At most of the screenings, Grillo’s plan worked just fine: Nobody showed up. Even so, the movie had to run. ”We paid to show the movie every day,” says Grillo. ”So legally speaking, we have a screening every single day. If a tree falls in the forest and nobody’s there, does it make a sound? In the law of physics, the answer’s no, but in the law of SAG, the answer’s yes.”

Grillo decided to pursue foreign sales first and worry about a legitimate domestic release much later, betting on the rise of Heigl’s and Sizemore’s Hollywood profiles (Grey’s Anatomy soon grew into one of TV’s highest-rated shows, and Sizemore landed a VH1 reality show). Regent Entertainment started hawking the foreign DVD rights, eventually selling the film in 23 countries, including Bulgaria, Indonesia, and Portugal. By the end of 2006, it had generated around $368,000. ”It was completely out of my mind,” says Penney. ”Every month or so I’d run into Leo and we’d say, ‘Yeah, yeah, we gotta make sure we get a good situation with the domestic deal,’ but it was way off my radar.”

Penney and Grillo both moved on to other projects, including one of the animal movies Grillo was so keen to produce: a Penney-directed family film called Magic, about a talking dog (voiced by Christopher Lloyd) who turns out to be an angel. Moore, the makeup artist, worked on Magic too. When Grillo heard that she and her friend had paid admission to the Dallas screening, he insisted on refunding their money. Zyzzyx, it turns out, actually made $20.

On Dec. 31, 2006, the movie-biz site posted the short, snarky story that made Zyzzyx famous. ”It was New Year’s Eve and there was just nothing to write about,” says editor and writer Devin Faraci. ”I have a friend who has a lot of time on his hands and nothing better to do than go through Tom Sizemore’s filmography, and he came across this movie. I just thought it was funny — $30 is just such an incredibly low number. It makes everybody feel a little better about themselves. Like, maybe I could never make a movie that makes $300 million, but I could certainly make one that makes $30.”

Variety quickly picked up the story (without crediting, as did The New York Times, NPR, and several other outlets. Much of the coverage was somewhat mean-spirited, sneering at the film’s box office and continuing to refer to it as the worst-grossing movie since record-keeping began. It was an odd situation for the film’s director. ”My [industry] friends started providing me with one-liners,” says Penney. ”You know, ‘My name’s John Penney, what did they expect?!’ But at the same time, people in the real world look at you like somebody died in your family. They’re like, ‘I’m so sorry. Are you really okay?’ I’m like, ‘Yeah, I’m fine, trust me!’ They think I’m gonna go put a gun to my head or something.”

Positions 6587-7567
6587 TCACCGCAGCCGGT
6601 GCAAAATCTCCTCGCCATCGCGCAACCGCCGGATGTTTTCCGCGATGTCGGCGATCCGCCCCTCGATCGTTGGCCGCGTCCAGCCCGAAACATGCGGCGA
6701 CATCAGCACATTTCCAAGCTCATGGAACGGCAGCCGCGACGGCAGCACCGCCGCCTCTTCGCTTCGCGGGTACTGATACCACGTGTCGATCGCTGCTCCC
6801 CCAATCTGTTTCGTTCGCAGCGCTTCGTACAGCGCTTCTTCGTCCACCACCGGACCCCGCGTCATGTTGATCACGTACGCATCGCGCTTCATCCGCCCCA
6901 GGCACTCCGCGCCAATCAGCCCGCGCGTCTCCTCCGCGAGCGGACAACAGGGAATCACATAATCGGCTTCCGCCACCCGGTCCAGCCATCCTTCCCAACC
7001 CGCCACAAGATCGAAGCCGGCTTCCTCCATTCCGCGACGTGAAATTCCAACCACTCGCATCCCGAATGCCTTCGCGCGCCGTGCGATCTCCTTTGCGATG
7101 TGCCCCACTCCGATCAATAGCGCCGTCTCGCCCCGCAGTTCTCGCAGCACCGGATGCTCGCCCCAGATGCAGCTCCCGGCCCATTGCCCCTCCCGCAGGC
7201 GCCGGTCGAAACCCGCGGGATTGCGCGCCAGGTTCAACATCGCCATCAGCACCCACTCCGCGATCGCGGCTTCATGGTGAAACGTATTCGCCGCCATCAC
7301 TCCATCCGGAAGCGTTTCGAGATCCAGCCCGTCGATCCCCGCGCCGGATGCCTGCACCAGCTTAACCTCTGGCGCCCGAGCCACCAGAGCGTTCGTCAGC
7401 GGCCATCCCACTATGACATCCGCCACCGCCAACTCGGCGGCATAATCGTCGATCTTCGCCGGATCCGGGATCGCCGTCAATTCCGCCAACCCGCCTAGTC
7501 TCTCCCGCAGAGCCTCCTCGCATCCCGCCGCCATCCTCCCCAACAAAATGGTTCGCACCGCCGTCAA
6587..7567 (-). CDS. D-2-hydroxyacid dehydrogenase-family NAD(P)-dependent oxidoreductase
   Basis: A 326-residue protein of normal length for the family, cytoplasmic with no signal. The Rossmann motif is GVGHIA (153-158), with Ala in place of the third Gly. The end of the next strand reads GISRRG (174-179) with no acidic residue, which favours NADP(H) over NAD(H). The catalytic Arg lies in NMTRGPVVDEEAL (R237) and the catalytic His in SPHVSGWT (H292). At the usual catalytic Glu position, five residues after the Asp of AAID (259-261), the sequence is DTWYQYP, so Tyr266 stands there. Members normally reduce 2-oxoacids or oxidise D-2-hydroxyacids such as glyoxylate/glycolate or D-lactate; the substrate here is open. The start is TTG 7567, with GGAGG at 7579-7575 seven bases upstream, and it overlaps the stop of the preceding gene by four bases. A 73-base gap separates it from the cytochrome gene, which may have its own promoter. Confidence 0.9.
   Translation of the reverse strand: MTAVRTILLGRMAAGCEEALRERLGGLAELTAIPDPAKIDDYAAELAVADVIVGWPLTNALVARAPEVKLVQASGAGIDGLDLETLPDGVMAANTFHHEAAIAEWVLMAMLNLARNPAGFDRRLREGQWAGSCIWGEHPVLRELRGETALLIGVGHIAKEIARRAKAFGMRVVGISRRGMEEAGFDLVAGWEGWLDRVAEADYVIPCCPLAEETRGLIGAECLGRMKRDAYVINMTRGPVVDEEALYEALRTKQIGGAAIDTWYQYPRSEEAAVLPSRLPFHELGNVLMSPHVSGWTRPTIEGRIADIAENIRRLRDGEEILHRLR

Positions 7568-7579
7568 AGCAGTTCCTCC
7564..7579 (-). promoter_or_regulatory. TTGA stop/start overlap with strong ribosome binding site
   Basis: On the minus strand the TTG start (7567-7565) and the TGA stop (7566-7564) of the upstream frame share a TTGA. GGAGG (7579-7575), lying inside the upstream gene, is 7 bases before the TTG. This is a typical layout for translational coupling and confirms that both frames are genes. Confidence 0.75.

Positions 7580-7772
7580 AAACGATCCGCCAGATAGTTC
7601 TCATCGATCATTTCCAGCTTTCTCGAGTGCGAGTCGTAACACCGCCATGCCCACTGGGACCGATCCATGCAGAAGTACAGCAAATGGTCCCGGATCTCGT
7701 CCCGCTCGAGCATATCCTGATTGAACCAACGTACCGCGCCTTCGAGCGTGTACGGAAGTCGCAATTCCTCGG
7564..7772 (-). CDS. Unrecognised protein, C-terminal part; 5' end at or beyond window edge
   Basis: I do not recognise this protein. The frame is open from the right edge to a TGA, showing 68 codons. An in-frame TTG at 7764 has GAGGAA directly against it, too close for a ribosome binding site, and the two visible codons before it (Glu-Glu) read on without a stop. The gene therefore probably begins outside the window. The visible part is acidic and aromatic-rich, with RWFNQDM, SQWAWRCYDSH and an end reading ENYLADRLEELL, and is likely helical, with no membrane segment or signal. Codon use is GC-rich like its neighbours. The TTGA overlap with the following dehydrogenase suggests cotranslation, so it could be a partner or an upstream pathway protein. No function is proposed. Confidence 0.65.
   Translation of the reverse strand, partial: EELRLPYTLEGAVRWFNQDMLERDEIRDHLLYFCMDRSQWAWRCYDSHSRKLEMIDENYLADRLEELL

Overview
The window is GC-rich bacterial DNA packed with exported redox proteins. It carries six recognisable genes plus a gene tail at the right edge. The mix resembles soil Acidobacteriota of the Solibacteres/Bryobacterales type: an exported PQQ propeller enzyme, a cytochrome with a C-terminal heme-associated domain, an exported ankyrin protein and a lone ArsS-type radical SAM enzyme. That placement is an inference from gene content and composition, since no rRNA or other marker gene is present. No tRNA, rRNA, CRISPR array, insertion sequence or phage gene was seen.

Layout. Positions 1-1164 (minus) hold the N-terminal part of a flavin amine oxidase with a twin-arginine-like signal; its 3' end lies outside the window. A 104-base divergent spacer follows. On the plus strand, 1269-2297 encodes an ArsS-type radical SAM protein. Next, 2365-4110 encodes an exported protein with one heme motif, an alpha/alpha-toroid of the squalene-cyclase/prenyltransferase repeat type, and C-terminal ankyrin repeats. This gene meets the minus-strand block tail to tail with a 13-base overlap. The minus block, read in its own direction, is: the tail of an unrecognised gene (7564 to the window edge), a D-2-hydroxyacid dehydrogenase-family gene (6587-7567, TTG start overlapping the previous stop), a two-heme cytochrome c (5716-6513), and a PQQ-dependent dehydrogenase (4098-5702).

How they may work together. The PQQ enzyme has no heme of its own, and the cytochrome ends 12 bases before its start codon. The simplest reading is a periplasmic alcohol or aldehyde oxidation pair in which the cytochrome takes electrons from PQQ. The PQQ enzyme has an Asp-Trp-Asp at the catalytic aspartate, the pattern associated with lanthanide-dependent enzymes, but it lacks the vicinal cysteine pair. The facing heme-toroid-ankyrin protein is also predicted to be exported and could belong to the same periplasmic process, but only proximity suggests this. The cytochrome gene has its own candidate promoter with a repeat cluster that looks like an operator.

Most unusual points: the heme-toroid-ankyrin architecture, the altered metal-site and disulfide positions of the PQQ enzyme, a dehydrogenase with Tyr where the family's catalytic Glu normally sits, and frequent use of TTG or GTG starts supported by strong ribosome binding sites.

Grillo, too, is handling the negative attention pretty well. ”It’s nice to have a record,” he says with a smile. ”Some people would not voluntarily accept the lowest-grossing-movie-of-all-time record, but the professionals in this town are not laughing. They know the truth of it. You know what? Look at it this way. I made $20 on a movie that wasn’t distributed. Imagine if we’d distributed it!” And really, the bad press is the best thing that could have happened to the movie. ”Everybody’s making fun of Zyzzyx Road,” says’s Faraci, ”but the number of e-mails I’ve gotten from people asking how they can see it — it’s like Ed Wood. After Plan 9 was called the worst movie of all time, everybody had to see it.”

Penney has come to see the humor in all of this, but that sort of comparison still stings. ”Legitimate newspapers — I don’t want to name names, but they’re down in San Diego, let’s put it that way — are writing articles on the biggest bombs of 2006, assuming the movie was so bad that it made $30,” he says. ”That’s too bad. I would like a chance for people to see it and make a judgment — not have it be Gigli, you know?”

American audiences may get that opportunity soon. Grillo thinks a domestic DVD is a near certainty. ”The Internet’s given a higher profile to the movie, and Katie and Tom have a higher profile,” he says. ”We’re in a much better position than we were. So we could turn the corner on this, get into a little profit.” There’s even a chance Zyzzyx could get a proper theatrical release, although that would almost certainly cost it its unofficial status as the lowest-grossing film ever. Asked about that possibility, Grillo laughs. ”Well,” he says, ”the sacrifices you have to make for your movie!”